The Big House
The Big House is located at 2321 Vineville Avenue, Macon, GA. In 1969 it was for rent, and by January 1970, it became the house where members of the band, their roadies, friends and families lived until 1973. It was the focal point of gathering in those early years when the magic that is the Allman Brothers Band was just taking shape and radiating from this historic Southern town.
Linda, Candy, and Donna saw the ad for the house on Vineville Avenue and went over there to check it out. They were dazzled and enchanted by this large, three-story Grand Tudor house with its double lot surrounded by gardens filled with blooming wisteria, and fountains and a fishpond in the backyard. It was an elegant, majestic home with big sunny rooms filled with light, high ceilings, stained glass windows, fireplaces galore, a crystal chandelier and French doors. It captured their imagination; the three women saw their future in this place and plotted to make it theirs.
Linda and Berry designed the music room and Linda hitchhiked to Atlanta to get the stereo. She put Indian prints on the walls and made it a warm and comfortable haven. The three stained-glass windows, along with Linda’s loving touches, made this a special spot for her and Berry. They had a private bathroom between this room and their bedroom and one of the unique features was a huge walk-in shower perfect for a couple, or a couple of couples, which she mentioned did occur from time to time!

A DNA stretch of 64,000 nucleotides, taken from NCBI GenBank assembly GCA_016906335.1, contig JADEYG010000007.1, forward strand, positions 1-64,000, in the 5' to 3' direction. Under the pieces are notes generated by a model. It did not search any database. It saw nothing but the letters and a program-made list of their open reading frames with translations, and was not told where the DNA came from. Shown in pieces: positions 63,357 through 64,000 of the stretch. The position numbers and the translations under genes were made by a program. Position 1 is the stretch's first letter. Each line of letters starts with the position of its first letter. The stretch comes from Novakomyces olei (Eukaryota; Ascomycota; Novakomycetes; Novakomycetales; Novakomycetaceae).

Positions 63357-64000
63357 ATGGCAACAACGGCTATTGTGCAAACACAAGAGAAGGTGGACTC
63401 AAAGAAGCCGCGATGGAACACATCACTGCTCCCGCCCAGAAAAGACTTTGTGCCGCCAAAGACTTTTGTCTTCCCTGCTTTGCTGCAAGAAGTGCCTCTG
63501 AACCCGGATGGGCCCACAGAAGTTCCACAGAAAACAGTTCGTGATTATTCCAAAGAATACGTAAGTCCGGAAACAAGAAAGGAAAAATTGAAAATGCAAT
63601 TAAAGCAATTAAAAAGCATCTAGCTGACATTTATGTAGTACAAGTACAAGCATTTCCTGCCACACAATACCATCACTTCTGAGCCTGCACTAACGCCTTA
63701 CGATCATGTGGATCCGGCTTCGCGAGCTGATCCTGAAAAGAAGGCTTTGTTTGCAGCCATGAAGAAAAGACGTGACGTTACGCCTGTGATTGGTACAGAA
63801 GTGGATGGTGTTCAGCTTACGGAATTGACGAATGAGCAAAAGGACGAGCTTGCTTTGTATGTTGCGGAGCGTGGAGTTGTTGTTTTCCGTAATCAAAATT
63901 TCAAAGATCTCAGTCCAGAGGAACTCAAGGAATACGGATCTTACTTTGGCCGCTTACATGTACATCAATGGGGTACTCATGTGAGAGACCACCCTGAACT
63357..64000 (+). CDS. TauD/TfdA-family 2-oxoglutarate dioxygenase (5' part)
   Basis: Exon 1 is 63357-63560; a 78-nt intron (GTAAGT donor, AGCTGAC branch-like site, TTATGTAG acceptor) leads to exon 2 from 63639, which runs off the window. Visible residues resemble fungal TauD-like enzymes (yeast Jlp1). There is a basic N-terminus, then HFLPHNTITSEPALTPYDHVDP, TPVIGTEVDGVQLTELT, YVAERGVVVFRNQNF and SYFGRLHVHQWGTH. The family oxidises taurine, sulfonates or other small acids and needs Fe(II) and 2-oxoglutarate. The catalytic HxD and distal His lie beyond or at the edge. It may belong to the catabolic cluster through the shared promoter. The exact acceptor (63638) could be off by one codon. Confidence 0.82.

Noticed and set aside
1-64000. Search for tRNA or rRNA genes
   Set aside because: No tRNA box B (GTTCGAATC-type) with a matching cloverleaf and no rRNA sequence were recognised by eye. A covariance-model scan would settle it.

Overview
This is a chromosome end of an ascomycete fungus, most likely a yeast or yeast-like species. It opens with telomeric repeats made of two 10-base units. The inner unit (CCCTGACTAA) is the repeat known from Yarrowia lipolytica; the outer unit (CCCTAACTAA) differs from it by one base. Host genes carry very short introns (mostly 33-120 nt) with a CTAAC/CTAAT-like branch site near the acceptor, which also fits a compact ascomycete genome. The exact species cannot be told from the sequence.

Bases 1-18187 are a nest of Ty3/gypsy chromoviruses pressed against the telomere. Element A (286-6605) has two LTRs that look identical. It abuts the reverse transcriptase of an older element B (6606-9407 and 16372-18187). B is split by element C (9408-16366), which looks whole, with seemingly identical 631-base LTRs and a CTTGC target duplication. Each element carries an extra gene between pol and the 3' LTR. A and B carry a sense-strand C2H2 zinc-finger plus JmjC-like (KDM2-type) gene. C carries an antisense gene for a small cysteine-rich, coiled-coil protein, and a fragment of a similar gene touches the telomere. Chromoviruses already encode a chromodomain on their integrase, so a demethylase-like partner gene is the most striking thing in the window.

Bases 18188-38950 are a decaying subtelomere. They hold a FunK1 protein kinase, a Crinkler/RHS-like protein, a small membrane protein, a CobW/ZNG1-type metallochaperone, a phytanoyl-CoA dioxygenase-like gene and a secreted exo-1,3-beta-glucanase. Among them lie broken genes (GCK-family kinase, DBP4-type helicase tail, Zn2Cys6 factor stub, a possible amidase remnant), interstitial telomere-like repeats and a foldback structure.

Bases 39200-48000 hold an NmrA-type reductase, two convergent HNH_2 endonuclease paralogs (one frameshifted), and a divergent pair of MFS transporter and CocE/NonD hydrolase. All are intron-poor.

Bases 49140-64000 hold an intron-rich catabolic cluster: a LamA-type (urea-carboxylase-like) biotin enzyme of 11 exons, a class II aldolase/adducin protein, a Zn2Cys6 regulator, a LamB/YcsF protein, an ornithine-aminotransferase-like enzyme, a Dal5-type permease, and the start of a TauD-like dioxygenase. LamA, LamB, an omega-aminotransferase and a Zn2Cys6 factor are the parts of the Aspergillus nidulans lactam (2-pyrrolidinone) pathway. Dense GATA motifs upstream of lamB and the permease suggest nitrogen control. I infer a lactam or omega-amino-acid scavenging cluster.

The three women and two children were the real permanent residents of this house. Brittany and Galadrielle had the run of the place; their tiny footsteps would echo down through the hallways. There was always music in the house; Linda remembers getting up in the morning and putting on Miles Davis and gathering the women and children in the kitchen for a quiet breakfast. It was very idyllic. The band was gone most of the time and the women created a place of beauty and a retreat for their men to return to after their rough times on the road.
The idyllic life was suspended when the guys came off the road. Linda said it was like a big reunion, and a honeymoon for the couples. Party time would start and the band would jam.
On the first floor, past the parlor, through the French doors, what was originally the sunroom suited the band’s purpose perfectly. This area was transformed into the music room – Duane put batting on the walls to muffle the sound, and they set up their instruments and equipment and practiced and jammed into the night.
Dixie came to the house and stayed for a while after Duane died, and in February of 1972, Dixie, Candy, and Linda all went to Jamaica together. When they returned Dixie went back to Atlanta.
Berry tried to keep the vibe going, but something died in him with Duane’s death. He told Linda that the hellhounds were on his trail. He began having nightmares and was drawn more and more to the dark blues of Robert Johnson and Elmore James. Then sadly, Berry followed Duane to the grave a little over a year later on a motorcycle on the streets of Macon.
Well, all that has certainly changed. The Allman Brothers Band reformed as a group in 1989 and it has been a great ride for the band and their fans ever since. Then in June of 1994, Warren Haynes, Matt Abts and Allen Woody took up residence at the Big House. They took over the Archive rooms and set up their instruments and equipment and rehearsed for eight days before they headed out to do their first shows as Gov’t Mule.
The Allman Brothers Band Museum at the Big House guarantees that the dreams, music, and legacy created so long ago by the band will live on; your support of the Big House Foundation makes this possible, and we thank you for your contributions.